Finding God's Will, Part 1: How Christians Usually Make Decisions

Do you ever struggle to figure out what God wants for your life? Do you feel confused about God’s will for you? Do you worry that you may have made some mistakes along the way, and now you’ve missed God’s best for your life? Are you facing a big decision, and not sure which choice is God’s will for you?

When we have to make decisions, we are (rightly) concerned about making a choice that aligns with God’s will—so when we have to make a decision, many of us lose a lot of sleep over these kinds of questions. Many Christians feel that God’s will is something that we have to discover, and it’s often quite specific and detailed; in this view, we each have to figure out which job we are supposed to take, what city God wills that we live in, which church God wants us to attend, and many other things. God has a plan for us, and we have to determine the specifics of that plan.

When I read the scriptures, that’s not the picture I see; I’d like to offer you a different method of making decisions and “finding God’s will,” because it has been helpful in my own life.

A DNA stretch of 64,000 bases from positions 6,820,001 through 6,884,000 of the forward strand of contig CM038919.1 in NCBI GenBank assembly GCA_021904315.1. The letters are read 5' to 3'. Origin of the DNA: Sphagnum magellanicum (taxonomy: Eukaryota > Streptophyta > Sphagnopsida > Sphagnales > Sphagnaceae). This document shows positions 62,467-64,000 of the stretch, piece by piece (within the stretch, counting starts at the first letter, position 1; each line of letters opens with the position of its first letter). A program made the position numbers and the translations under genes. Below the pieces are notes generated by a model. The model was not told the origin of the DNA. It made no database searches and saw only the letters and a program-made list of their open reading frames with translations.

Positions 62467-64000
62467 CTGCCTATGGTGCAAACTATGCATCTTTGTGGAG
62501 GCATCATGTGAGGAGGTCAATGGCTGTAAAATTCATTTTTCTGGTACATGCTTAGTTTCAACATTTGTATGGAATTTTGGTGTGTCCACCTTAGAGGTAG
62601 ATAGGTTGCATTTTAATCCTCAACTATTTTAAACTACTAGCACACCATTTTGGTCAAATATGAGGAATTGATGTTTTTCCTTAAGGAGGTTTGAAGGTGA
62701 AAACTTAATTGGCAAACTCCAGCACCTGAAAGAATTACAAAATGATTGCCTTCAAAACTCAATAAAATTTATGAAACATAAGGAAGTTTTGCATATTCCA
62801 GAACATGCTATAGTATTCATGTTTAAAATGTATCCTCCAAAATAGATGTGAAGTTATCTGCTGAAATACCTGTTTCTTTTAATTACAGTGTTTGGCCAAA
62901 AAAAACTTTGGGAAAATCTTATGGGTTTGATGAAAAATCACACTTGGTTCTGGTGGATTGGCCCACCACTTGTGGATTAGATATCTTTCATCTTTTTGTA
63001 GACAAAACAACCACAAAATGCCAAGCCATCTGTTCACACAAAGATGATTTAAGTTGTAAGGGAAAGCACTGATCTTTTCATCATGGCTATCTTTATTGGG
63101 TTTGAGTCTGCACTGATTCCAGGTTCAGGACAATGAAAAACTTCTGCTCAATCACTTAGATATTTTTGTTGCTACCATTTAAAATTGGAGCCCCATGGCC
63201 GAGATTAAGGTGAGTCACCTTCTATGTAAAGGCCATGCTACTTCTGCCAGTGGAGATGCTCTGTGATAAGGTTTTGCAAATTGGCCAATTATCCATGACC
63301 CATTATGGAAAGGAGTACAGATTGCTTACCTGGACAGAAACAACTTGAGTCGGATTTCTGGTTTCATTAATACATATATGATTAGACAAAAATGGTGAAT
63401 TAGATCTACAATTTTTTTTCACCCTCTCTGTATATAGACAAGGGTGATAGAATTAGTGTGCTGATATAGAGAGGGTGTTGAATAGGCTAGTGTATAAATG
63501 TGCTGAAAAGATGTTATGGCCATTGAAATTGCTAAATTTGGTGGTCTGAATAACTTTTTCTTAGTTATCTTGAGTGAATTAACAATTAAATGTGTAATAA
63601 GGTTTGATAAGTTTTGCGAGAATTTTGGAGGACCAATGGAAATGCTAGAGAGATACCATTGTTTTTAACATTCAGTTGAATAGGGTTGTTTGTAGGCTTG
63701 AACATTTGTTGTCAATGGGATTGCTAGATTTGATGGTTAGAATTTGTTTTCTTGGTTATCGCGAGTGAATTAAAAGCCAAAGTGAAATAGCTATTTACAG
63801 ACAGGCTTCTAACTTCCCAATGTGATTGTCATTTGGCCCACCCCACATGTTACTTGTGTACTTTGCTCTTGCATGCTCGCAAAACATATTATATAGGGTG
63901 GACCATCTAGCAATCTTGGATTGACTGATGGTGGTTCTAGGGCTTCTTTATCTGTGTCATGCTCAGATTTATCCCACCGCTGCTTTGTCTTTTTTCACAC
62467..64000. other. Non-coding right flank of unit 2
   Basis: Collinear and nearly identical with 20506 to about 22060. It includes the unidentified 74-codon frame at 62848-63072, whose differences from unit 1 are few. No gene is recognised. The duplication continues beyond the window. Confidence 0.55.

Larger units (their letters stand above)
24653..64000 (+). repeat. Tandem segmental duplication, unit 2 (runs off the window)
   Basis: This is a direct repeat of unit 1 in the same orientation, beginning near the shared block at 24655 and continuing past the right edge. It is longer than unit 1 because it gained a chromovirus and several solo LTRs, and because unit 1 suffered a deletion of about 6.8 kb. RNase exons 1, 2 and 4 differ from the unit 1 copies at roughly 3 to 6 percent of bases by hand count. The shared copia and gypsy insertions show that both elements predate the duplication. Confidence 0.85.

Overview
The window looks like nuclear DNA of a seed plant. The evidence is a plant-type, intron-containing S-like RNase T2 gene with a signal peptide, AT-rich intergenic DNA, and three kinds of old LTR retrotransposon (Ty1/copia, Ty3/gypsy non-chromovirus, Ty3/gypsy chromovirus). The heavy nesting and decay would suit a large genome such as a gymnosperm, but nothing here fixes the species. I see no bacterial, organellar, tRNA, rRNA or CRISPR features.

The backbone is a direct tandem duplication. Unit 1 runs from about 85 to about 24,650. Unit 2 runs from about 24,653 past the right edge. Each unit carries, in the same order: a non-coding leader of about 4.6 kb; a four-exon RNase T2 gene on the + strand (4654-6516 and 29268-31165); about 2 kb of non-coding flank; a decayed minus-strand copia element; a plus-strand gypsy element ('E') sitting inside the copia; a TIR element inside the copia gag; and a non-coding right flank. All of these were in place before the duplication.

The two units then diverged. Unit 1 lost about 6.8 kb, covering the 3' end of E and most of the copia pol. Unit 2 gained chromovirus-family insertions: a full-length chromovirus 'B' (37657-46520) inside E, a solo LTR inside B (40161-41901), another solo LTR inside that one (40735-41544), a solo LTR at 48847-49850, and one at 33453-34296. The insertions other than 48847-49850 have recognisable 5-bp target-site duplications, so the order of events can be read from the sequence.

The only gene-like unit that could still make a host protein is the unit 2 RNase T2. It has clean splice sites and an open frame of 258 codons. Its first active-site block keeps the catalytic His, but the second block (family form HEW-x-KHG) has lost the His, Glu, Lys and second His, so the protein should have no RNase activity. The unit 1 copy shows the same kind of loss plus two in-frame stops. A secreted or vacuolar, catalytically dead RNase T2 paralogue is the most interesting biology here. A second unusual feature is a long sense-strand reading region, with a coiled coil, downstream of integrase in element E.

First, let's start with some common ways that Christians make decisions—let’s think about some of the ways that we try to find God’s will, and why these methods sometimes come up short.

1. We study the Bible to find God’s will. Many Christians study the Bible to find God’s will for their lives. I'm obviously in favor of people studying the Bible, and the Bible does tell us about the “big picture” things that God wants for us. However, the Bible doesn't address each of us specifically and individually; by studying the Bible you're not going to learn which of two job offers you should take.

2. We pray for an inner sense of direction to find God’s will. Praying is always a great idea, and at first glance praying for God’s will to be revealed sounds like a good idea. But interestingly, the New Testament rarely speaks about this idea—we aren't told to pray for a revelation about which person to marry or which college to attend (more on what the Bible does say in the next post). Praying for direction sounds prudent, but just keep in mind that it's not the main thing that the New Testament teaches us about God's will.

3. Asking God for a “sign” that will reveal God’s will. This happens in the Bible; the story of Gideon in Judges 6 comes immediately to mind. However, this method is very subjective; one person's "sign" is another person's normal, everyday event. How do you know when a "sign" is a "sign"? Also, this method is liable to abuse—even if only on a subconscious level. If I want something to be God's will, I can ask for a sign that is likely to happen. If I don't want something to be God's will, I can ask for an impossible "God, if you really want me to share my faith with my neighbor then turn the sun purple."